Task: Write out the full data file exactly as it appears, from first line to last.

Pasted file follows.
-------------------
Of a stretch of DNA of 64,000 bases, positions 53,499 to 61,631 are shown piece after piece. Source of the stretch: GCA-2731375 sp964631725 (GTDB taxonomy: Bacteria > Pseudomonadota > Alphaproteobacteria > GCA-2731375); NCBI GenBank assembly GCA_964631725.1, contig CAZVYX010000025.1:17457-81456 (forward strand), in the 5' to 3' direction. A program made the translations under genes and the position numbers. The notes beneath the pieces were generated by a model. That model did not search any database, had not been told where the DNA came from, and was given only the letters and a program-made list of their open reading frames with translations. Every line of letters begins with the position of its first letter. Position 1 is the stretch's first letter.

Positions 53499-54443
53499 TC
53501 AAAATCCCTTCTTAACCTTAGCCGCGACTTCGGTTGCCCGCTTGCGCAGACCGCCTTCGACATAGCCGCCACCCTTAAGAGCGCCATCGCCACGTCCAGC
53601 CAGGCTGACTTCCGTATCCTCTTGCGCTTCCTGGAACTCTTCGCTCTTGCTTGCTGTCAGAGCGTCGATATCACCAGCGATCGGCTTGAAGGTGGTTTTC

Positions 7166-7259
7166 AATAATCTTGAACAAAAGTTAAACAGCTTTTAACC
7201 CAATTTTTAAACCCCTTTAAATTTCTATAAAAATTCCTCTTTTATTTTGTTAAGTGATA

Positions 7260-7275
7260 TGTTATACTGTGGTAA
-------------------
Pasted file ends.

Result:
Of a stretch of DNA of 64,000 bases, positions 53,499 to 61,631 are shown piece after piece. Source of the stretch: GCA-2731375 sp964631725 (GTDB taxonomy: Bacteria > Pseudomonadota > Alphaproteobacteria > GCA-2731375); NCBI GenBank assembly GCA_964631725.1, contig CAZVYX010000025.1:17457-81456 (forward strand), in the 5' to 3' direction. A program made the translations under genes and the position numbers. The notes beneath the pieces were generated by a model. That model did not search any database, had not been told where the DNA came from, and was given only the letters and a program-made list of their open reading frames with translations. Every line of letters begins with the position of its first letter. Position 1 is the stretch's first letter.

Positions 53499-54443
53499 TC
53501 AAAATCCCTTCTTAACCTTAGCCGCGACTTCGGTTGCCCGCTTGCGCAGACCGCCTTCGACATAGCCGCCACCCTTAAGAGCGCCATCGCCACGTCCAGC
53601 CAGGCTGACTTCCGTATCCTCTTGCGCTTCCTGGAACTCTTCGCTCTTGCTTGCTGTCAGAGCGTCGATATCACCAGCGATCGGCTTGAAGGTGGTTTTC

Positions 7166-7259
7166 AATAATCTTGAACAAAAGTTAAACAGCTTTTAACC
7201 CAATTTTTAAACCCCTTTAAATTTCTATAAAAATTCCTCTTTTATTTTGTTAAGTGATA

Positions 7260-7275
7260 TGTTATACTGTGGTAA